Patti LaBelle, Jake Shimabukuro shine in first weekend of Rochester Jazz Fest

Fans open arms to genre’s brightest for the 18th annual event

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ROCHESTER — At 75 years old, most veteran singers usually lose a step or two.

They might drawback on their dancing or they realize the days of bringing 2,000-plus crowd members to their feet may be long gone.

But this isn’t in Patti LaBelle’s character, as the singer’s presence roared Rochesterians on Saturday night.

LaBelle, a soul legend, brought the heat at the 2019 CGI Rochester International Jazz Fest during its first weekend. The fest, now in its 18th edition, often brings the best and rising artists in jazz for performances and concerts jam-packed with musical electricity and fire.

And, so far, 2019 has been no different.

LaBelle, a Grammy-winning artist known for her long-standing history in R&B, led the charge with a soul-packed performance in Kodak Hall. LaBelle came out flexing her vocal range, hitting notes with ease as her 12-piece band backed her at every turn.

The singer nailed covers of “I Keep Forgetting” along with “What You Won’t Do For Love” early on before skirting into one of her classics, “Love, Need and Want You.”

The singer made sure to remind the crowd of the artists that have flipped or remixed the song, like Outkast and Lloyd. 

“Don’t get it twisted, I did it first,” LaBelle said.

From there on, LaBelle’s performance became something of magic, as she and her band shied toward a dominant number that rocked the Rochester venue. As LaBelle left the stage to change from green to red, her drummer broke out his vocals and made his way closer to the crowd with butter-smooth dances.

It all led to a delightful ending, with LaBelle bringing men in the crowd on stage to strut their stuff to the joy of thousands. She concluded the evening with an “Over The Rainbow” cover along with a tribute to music legends the world has lost over time, a touching way to wrap up a show loaded with emotions.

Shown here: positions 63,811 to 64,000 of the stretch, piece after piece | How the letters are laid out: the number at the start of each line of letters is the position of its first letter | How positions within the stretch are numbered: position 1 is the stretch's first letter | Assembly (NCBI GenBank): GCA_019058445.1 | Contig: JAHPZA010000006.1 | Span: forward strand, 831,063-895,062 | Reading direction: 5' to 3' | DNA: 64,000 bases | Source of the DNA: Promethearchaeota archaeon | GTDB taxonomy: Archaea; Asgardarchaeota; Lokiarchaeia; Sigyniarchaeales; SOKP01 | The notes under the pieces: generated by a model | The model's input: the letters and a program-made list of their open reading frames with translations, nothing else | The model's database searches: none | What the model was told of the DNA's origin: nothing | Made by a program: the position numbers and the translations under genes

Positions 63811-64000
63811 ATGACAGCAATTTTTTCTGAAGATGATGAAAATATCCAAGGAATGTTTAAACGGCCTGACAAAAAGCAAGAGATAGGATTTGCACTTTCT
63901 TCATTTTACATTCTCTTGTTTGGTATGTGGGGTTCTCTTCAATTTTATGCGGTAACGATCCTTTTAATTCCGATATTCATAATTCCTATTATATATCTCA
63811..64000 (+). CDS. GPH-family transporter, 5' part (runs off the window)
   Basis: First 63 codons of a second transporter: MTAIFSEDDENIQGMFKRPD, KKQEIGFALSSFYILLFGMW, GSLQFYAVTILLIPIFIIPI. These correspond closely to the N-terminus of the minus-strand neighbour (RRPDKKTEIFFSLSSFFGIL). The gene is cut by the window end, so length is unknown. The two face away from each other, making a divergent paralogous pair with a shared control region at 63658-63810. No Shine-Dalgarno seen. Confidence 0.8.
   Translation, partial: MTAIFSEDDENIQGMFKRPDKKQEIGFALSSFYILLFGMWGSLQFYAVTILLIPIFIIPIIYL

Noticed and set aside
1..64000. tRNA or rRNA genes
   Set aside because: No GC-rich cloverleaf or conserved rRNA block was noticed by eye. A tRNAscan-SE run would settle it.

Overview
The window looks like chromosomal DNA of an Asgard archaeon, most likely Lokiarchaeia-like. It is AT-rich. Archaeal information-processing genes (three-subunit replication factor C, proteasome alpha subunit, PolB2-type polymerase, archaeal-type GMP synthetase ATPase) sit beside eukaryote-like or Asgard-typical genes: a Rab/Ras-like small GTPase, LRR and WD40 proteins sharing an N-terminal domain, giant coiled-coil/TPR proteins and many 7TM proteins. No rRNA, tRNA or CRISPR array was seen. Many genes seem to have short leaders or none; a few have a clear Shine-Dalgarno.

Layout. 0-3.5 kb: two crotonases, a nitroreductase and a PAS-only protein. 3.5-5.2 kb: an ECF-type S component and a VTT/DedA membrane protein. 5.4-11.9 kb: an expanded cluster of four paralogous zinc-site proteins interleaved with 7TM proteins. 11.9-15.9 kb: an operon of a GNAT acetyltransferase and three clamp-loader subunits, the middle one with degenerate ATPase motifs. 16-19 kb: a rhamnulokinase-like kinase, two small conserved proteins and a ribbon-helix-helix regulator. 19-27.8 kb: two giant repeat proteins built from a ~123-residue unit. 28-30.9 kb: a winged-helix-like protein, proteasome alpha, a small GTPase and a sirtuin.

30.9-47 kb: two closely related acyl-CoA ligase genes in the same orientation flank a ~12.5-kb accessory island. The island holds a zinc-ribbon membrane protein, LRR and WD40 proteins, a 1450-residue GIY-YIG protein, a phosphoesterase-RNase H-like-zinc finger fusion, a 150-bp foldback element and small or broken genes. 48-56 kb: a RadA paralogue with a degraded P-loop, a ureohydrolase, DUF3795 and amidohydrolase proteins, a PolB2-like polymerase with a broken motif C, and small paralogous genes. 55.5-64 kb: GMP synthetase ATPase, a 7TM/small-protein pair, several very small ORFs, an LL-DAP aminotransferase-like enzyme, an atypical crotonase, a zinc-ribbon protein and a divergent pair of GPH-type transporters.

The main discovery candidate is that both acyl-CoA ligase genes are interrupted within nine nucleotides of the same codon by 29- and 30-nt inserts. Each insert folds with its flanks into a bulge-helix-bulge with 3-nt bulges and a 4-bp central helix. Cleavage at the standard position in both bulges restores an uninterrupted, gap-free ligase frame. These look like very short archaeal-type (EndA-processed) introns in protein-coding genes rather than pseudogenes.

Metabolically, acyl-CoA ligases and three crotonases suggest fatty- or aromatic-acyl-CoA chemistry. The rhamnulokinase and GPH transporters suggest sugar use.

Before LaBelle’s Saturday performance was Jake Shimabukuro, the Hawaiian ukulele player who performed in front of a full house in Kilbourn Hall.


Jake Shimabakuro's abilities have gone viral in the past but his stardom hit overdrive during his Saturday performance in Kilbourn Hall.


Shimabukuro, occasionally along with bassist Nolan Verner, jammed to perfection in a plugged performance littered with folk, soul and rock ‘n’ roll.

The player opened up with precision, hitting every line on his solo of “Over The Rainbow.” During the performance, and throughout the night, Shimabukuro sprinkled his honest, delightful personality in between songs. Shimabukuro cradled his ukulele like a child but, at times, impressively played it with two hands stroking the chords.


Shimabakuro whittled and plucked away at the highest and lowest of strings on stage.


The player schemed the crowd all night with a perfect mix of rhythm and attitudes toward his songs, with his heart and dedication on full display through covers –– “While My Guitar Gently Weeps,” for one –– and originals –– “Go For Broke,” a solemn number dedicated to veterans.

He excited the crowd throughout, and jazz fans would be hard-pressed to find a performer of Shimabukuro’s nature who is more in tune with their instruments.

Shimabukuro wrapped things up with “Dragon,” an effects-driven performance inspired by Bruce Lee, and a sing-along to “Bohemian Rhapsody,” which the player helped lead.

In the same venue on Sunday evening, Stefon Harris & Blackout were in-the-pocket and cool as the other side of the pillow in front of a packed crowd.


Stefon Harris & Blackout performed numbers from their latest record "Sonic Creed" which features a doozy of jazz and displays Harris' vibraphone abilities at the fullest.


Harris, a former Eastman School of Music student, noted his roots in the concert hall. The vibraphonist said one of his first performances with the instrument happened at Kilbourn Hall.

Given his history, there was no question why he and his band were as natural as ever on their respective instruments.


Harris put an emphasis on jazz's deep "empathy," something he said people years from now will look back on in adoration.


Ben Williams (bass), Marc Cary (piano), Terreon Gully (drums) and Morgan Guerin (saxophone) backed Harris with a cohesive sound on their opening Art Blakey number. Harris was quick throughout as he impassioned every hit of his marimba and vibraphone with ease.

Harris also played "Chasin’ Kendall” and “Now,” one backed with Cary’s flowery piano taps and the other sung by Guerin through a voice box effect, respectively.

Things came to a close with a bit of improvisation and Harris’ smarts combined with his skills led listeners on through a rapidfire display of scales, ending in thunderous applause.

The jazz fest continues Monday through Saturday throughout locations in downtown Rochester. Club Pass options are available on the fest’s website and over the phone at 585-454-2060.

Benjamin Blanchet is the engagement editor and can be reached at benjamin.blanchet@ubspectrum.com and on Twitter @BenjaminUBSpec

BENJAMIN BLANCHET


 Benjamin Blanchet is a graduate student and student journalist based in Buffalo, New York. Aside from The Spectrum, Blanchet has appeared in Brooklyn’s ARTSY Magazine and New York’s RESPECT. Magazine.